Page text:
Print Edition - 2015-05-26 | News
Govt warns outbreak of water-borne diseases
May 25, 2015-
- Experts say KUKL drinking water has high chlorine content to the point of being toxic
Above 80 percent of the water extracted from the ground or refilled from tankers and tap has been found contaminated, posing risk of water-borne disease outbreak in Kathmandu Valley, the Ministry of Health and Population (MoHP) warned on Monday.
The study of 215 water samples collected from Kathmandu, Lalitpur, Bhaktapur, Kavre, Sindhupalchok, Dolakha, Dhading and Gorkha tested positive for high amount of coliform bacteria including E coli.
Give the sample size, the Kathmandu Valley has the highest chance of water-borne disease outbreak, a phenomenon not entirely new for the city that has been seeing sporadic cases of cholera and other diarrhoeal disease. Outside Kathmandu Valley, 13 samples were brought from Gorkha and Sindhupalchok and 14 from Kavre, among others, which have minimal chance for the spread of communicable disease.
The final test result showed that only 29 percent of the total 98 water samples collected from ground, taps and tankers was fit to drink in Kathmandu while among the 52 samples collected from Lalitpur only 23 percent was safe for drinking.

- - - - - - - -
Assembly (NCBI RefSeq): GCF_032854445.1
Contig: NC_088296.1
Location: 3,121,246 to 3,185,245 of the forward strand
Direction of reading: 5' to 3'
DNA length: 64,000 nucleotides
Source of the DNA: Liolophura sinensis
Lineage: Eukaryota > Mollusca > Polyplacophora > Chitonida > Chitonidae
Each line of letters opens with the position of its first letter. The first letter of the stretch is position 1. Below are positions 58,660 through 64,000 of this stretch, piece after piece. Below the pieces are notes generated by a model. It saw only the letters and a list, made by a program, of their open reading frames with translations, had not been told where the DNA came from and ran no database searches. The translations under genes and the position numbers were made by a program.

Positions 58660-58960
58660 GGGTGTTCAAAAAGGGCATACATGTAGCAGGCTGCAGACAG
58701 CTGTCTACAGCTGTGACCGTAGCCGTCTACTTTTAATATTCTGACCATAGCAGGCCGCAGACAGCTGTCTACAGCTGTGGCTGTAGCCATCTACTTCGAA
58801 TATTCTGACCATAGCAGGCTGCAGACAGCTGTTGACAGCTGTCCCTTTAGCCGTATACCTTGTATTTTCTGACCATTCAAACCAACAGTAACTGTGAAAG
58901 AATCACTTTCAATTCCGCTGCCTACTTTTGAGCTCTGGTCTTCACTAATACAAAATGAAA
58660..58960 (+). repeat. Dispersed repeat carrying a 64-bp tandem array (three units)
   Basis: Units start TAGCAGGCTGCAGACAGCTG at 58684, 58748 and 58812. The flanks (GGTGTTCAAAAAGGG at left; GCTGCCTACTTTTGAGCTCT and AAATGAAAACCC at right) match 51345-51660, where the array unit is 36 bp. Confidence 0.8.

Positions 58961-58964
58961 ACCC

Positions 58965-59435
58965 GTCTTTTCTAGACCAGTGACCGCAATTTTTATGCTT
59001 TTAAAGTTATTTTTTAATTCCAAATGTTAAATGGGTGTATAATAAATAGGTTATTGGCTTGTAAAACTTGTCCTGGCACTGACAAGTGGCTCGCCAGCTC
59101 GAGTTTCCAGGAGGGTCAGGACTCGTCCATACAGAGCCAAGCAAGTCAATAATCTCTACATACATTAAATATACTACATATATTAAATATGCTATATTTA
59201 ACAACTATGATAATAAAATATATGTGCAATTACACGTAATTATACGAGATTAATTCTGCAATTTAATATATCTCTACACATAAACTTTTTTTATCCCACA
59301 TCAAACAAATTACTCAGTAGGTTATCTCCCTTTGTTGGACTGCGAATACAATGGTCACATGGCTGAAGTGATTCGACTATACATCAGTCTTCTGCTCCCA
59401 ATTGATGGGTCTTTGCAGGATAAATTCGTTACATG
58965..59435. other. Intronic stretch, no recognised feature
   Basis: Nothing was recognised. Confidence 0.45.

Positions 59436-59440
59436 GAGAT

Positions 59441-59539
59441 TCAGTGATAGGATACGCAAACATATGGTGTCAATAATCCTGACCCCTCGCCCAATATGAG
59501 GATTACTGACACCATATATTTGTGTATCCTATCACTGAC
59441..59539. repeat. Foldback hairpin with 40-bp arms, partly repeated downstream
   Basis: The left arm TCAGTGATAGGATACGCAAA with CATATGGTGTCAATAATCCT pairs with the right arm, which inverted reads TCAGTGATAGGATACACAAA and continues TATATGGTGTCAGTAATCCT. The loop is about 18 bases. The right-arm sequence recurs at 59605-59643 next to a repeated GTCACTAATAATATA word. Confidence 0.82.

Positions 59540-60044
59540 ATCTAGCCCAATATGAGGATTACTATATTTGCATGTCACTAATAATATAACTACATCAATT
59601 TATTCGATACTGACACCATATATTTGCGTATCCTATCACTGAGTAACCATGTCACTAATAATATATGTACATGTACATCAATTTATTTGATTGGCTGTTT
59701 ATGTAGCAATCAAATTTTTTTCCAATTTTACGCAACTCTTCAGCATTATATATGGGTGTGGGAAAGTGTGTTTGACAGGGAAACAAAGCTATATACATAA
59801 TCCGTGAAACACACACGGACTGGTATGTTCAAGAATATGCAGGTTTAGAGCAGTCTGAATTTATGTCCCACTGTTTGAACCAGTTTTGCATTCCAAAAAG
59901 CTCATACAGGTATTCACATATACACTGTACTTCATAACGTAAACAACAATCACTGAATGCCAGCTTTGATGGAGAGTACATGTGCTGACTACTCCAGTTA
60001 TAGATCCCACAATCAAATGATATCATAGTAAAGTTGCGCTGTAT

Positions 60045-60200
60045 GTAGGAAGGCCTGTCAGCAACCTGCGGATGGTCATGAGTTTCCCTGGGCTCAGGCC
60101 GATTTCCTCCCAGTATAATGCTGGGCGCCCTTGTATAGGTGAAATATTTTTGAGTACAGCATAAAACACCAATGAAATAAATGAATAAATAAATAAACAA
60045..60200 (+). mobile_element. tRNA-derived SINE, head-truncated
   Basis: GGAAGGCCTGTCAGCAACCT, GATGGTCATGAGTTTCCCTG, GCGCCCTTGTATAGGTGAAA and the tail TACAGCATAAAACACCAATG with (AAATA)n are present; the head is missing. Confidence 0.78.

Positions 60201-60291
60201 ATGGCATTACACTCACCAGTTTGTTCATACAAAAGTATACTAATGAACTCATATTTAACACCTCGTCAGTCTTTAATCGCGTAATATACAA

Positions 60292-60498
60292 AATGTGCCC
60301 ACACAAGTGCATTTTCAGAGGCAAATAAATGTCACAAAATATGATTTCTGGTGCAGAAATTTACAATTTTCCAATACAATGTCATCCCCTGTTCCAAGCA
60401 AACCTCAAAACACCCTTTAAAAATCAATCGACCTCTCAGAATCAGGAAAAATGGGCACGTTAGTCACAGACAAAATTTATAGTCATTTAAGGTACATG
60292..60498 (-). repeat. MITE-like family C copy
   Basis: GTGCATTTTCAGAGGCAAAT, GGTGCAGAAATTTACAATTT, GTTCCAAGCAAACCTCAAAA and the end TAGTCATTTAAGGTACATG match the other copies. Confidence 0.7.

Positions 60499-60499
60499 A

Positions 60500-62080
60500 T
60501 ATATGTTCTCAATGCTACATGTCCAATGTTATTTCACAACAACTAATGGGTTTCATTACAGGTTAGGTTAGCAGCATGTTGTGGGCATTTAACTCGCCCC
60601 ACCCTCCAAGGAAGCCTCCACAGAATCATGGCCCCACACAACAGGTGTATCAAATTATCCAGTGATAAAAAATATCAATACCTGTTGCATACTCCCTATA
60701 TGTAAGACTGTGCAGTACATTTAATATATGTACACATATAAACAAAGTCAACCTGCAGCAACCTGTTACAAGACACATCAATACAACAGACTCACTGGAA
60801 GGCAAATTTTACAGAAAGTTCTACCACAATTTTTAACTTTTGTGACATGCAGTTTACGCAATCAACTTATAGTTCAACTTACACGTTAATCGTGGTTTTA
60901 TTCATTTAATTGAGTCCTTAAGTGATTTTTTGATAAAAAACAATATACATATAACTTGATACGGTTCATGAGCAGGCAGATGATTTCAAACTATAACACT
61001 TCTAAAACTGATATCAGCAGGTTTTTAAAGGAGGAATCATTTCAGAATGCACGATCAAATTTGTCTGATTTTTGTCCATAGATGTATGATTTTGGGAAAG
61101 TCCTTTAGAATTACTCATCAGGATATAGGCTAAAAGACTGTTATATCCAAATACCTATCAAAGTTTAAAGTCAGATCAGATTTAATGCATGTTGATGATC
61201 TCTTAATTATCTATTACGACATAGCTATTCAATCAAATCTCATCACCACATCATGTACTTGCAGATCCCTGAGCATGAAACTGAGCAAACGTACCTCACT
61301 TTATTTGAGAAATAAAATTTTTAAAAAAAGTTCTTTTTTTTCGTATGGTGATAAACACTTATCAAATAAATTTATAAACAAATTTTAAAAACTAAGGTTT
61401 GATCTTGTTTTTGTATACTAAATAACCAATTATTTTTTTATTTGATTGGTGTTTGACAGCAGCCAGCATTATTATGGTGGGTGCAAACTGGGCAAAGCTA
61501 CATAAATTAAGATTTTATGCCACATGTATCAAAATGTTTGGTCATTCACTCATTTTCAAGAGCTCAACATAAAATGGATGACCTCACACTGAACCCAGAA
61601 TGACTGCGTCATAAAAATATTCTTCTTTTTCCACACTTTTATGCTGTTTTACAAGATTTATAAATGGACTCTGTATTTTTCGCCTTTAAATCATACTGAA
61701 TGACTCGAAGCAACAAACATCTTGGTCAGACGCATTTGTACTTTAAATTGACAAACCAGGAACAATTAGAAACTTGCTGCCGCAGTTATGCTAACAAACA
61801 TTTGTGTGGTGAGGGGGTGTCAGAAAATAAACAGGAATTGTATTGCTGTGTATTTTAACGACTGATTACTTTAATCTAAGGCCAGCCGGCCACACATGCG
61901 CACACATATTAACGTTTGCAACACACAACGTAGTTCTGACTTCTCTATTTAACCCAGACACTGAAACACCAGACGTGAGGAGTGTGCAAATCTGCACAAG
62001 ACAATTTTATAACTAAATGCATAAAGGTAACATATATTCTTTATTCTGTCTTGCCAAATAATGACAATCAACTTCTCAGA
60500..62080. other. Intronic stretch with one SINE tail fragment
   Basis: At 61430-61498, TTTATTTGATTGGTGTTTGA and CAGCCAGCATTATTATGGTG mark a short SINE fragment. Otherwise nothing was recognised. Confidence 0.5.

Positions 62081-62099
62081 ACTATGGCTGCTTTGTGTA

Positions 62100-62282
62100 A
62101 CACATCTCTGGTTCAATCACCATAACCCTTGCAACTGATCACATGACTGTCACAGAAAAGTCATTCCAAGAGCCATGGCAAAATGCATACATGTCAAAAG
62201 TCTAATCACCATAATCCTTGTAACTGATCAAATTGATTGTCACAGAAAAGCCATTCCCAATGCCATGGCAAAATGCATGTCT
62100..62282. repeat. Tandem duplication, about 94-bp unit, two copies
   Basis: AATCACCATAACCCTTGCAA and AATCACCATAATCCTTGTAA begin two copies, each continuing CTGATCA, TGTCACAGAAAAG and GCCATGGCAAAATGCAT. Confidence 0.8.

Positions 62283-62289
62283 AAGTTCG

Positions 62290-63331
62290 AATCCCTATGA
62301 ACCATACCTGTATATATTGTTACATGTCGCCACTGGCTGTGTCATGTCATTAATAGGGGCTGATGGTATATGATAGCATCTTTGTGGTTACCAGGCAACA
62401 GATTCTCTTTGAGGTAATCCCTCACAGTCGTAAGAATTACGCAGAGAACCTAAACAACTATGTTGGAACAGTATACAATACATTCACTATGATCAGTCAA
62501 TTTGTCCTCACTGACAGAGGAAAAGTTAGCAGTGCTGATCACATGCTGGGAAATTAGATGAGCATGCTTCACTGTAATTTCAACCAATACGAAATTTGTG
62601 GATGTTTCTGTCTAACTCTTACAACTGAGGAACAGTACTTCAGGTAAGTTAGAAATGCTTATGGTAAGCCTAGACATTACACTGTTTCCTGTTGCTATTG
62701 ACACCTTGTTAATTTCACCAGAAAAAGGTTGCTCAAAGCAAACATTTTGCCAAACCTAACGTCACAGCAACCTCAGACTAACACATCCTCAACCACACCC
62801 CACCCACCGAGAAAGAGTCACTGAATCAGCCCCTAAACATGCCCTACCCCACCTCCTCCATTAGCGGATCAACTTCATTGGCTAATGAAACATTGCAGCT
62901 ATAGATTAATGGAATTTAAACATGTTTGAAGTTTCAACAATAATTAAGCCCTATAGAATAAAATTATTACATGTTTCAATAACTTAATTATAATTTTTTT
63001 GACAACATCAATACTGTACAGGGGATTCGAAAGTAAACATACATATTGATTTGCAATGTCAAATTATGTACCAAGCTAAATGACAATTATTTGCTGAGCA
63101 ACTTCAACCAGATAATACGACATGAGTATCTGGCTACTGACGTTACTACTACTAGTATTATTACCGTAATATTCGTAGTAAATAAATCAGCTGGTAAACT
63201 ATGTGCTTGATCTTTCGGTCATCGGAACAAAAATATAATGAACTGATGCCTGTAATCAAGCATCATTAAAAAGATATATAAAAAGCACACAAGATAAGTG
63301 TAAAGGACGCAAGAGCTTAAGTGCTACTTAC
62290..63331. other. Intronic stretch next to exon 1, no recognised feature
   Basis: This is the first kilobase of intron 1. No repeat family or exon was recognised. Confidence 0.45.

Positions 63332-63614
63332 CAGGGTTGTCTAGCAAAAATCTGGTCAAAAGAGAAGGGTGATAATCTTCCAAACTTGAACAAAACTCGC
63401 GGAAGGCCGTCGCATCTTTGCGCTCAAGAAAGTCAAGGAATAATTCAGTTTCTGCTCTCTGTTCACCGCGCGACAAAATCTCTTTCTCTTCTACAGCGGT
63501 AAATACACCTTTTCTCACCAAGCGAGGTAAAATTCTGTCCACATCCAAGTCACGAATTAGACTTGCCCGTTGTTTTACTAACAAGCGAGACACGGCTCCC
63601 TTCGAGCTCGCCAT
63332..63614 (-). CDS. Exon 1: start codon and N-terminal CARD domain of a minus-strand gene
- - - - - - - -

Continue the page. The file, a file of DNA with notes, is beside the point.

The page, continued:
What worries experts is the high use of chlorine in water by the Kathmandu Upatyaka Khanepani Limited (KUKL) to the point of becoming toxic.
“Chlorine purifies water but its usage in high amount affects public health,” said Dr Geeta Shakya, director of the National Public Health Laboratory.
The recommended range of chlorine residue in water is 0.1-0.2 milligram per litre.
Epidemic threats and preparations
As monsoon approaches near, the MoHP is on a high alert against possible outbreak of diseases like cholera and dengue. “The threat of the water and vector borne disease is always there. This monsoon we fear that it might exacerbate,” said Dr Khem Karki, member-secretary of the National Health Research Council.
Research shows that Kathmandu it is highly susceptible to dengue outbreak due to high concentration of Aedes aegypti mosquitoes, the causative agent of the disease.
Officials said that since many people are living in tents and are in closer proximity, there are chances of dengue, which can become life threatening when the disease develops into a haemorrhagic fever. The symptoms range from mild fever to incapacitating high fever, with severe headache, pain in muscles and joints, and rashes.
Dr Guna Raj Lohani, spokesman for the Health Emergency Operation Centre of the MoHP, said they have been raising awareness regarding hand-washing, consuming boiled water and use of mosquito nets for long.
“Our surveillance system is in place and preventing the disease outbreak remains our first priority. In any case of outbreak, our system can contain it,” claimed Dr Lohani.
Published: 26-05-2015 07:00